Transmission Fluid Replacement


Transmission fluid replacement is a simple job, it’s inexpensive and it’s just as important as replacing your engine oil.  Besides replacing the engine in your vehicle, replacing the transmission is the next most expensive repair you can do in your vehicle.  Just like your engine, your transmission needs clean lubricants to keep in running smoothly and correctly.  Unlike your engine, the fluid in your transmission also is a hydraulic fluid that moves components and transfers power and causes shifts so it must be in good condition.

The trickiest part of a transmission fluid replacement in any car is setting the level once you’ve drained the fluid.  As you’ll see in this video of a 2012 Hyundai Santa Fe transmission fluid replacement there is no dipstick to measure the fluid level like there is for your engine.  Another thing that makes it difficult to set the fluid level is that it can take up to a week for all the transmission fluid to drain back to the pan.  Since you can’t let your car sit for a week for the fluid to drain to get an accurate measurement, almost every transmission has the level checked while the engine is running.  This way, the transmission pump fills the transmission and torque converter with fluid creating a steady fluid level in the pan to measure.

The next difficulty is that there is a lot of transmission fluid, 12-18 quarts!  As things heat up, that fluid will expand causing the fluid level to rise so the fluid level needs to be measured at a steady temperature.  In the video above, the transmission fluid level needs to be checked between 122 and 140 degrees Fahrenheit.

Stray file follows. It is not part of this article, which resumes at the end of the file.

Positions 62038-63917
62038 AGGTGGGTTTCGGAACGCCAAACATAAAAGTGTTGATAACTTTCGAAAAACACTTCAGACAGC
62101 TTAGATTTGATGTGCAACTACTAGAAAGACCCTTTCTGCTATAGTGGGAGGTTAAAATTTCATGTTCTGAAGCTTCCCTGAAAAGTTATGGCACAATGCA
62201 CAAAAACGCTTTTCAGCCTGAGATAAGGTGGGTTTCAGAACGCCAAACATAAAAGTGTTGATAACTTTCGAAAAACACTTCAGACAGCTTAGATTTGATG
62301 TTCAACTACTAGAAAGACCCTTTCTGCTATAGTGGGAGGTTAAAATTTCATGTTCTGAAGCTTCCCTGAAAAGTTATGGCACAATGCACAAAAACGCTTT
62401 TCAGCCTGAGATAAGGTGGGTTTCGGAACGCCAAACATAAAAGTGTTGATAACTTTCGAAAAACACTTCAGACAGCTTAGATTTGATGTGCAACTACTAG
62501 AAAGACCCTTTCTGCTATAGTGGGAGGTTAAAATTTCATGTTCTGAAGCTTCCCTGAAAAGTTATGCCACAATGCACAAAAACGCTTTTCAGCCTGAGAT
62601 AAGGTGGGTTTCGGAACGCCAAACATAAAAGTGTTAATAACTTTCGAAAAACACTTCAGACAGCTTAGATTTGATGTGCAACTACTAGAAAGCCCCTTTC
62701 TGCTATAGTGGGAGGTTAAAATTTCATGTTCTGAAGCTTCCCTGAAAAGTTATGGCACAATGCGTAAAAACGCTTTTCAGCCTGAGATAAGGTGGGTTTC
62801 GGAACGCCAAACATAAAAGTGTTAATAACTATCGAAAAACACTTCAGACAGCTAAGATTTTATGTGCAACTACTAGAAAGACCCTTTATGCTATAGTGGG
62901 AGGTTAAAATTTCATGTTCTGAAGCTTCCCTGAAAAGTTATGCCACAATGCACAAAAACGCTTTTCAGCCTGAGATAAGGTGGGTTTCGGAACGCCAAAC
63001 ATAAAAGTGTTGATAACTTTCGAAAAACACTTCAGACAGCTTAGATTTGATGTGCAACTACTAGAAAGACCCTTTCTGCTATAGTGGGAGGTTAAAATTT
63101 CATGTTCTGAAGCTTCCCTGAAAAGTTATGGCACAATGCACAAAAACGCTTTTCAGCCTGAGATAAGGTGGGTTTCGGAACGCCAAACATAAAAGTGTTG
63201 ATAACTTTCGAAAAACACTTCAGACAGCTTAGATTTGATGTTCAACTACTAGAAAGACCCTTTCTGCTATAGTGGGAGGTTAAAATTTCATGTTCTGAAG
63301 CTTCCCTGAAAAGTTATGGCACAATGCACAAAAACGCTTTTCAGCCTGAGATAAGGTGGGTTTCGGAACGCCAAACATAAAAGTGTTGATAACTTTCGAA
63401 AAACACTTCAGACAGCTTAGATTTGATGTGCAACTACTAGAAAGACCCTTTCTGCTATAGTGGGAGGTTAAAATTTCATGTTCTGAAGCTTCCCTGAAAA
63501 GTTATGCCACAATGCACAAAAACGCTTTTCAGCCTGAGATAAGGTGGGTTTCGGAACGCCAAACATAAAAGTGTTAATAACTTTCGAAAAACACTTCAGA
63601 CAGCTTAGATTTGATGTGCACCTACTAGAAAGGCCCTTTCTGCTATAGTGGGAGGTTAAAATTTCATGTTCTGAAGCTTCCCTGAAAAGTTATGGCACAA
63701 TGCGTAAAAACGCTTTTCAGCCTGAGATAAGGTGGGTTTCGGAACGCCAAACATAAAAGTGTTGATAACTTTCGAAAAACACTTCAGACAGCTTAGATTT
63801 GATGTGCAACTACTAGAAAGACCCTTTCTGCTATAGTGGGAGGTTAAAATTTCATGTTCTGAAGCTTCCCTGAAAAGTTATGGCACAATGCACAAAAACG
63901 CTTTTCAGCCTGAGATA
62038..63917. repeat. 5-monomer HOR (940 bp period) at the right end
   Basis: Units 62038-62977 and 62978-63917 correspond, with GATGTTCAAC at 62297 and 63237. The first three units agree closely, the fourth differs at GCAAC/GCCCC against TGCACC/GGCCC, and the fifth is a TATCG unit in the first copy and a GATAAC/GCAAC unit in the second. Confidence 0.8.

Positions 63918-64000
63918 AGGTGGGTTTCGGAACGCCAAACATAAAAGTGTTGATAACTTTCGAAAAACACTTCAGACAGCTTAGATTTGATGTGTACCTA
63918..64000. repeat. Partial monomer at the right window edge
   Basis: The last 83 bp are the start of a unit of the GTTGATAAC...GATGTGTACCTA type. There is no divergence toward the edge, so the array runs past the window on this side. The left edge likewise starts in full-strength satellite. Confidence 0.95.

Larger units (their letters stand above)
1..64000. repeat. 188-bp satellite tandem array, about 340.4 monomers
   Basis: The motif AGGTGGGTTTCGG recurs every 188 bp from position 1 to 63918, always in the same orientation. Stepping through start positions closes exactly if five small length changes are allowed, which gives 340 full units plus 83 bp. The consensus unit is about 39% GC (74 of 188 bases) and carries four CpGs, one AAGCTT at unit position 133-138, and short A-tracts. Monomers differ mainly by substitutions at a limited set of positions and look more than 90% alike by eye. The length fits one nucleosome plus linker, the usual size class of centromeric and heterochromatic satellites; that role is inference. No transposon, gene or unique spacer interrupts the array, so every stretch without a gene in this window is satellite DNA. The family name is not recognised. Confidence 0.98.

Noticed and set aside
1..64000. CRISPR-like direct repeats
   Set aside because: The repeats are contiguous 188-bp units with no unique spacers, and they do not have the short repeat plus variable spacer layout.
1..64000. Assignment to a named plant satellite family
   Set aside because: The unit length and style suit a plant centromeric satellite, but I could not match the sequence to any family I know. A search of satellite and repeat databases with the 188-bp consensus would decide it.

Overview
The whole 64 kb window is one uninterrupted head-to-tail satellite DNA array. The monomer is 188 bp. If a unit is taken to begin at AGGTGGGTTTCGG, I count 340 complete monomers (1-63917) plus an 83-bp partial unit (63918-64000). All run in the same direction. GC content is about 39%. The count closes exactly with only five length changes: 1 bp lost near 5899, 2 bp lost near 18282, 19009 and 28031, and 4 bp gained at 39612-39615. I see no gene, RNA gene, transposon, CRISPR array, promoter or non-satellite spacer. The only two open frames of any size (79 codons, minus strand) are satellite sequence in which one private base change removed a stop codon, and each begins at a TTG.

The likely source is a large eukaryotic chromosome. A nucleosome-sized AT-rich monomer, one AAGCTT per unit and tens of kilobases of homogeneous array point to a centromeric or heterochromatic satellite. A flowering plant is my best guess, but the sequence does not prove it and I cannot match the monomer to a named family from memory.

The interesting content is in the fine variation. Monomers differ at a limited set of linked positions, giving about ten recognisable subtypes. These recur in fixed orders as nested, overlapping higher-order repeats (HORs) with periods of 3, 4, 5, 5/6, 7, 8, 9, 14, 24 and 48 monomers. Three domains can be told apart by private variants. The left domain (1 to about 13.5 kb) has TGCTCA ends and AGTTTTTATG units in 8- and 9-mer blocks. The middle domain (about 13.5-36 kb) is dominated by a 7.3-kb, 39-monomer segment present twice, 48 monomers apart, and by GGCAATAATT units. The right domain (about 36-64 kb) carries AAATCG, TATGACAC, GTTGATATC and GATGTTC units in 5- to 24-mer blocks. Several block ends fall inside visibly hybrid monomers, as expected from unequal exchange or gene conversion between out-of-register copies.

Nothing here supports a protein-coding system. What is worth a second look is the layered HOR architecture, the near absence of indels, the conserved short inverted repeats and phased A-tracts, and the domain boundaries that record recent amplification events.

Every transmission has some method of checking the fluid level.  Some have dipsticks, some have standpipes and some have fill plugs situated at the correct fluid level so be sure to understand how your transmission fluid level should be checked before you get started on your job.  To be 100% certain that you’ve got the right fluid level you should catch and measure how much fluid you drained from your transmission to ensure you’ve added about as much new fluid as you initially drained.

While you’re working around your transmission be sure to check for any evidence of a leak.  The most common place for a transmission leak is where one of the axles comes out of the transmission so be sure to check your axle seals for any fluid or even caked dirt indicating a slow fluid leak.  If you find a leak, be sure to add BlueDevil Transmission Sealer with your new fluid to seal the leak and keep your transmission fluid level where it should be.

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transmission_fluid_replacement.jpg – By Choochart Choochaikupt – Licensed by Getty Images – Original Link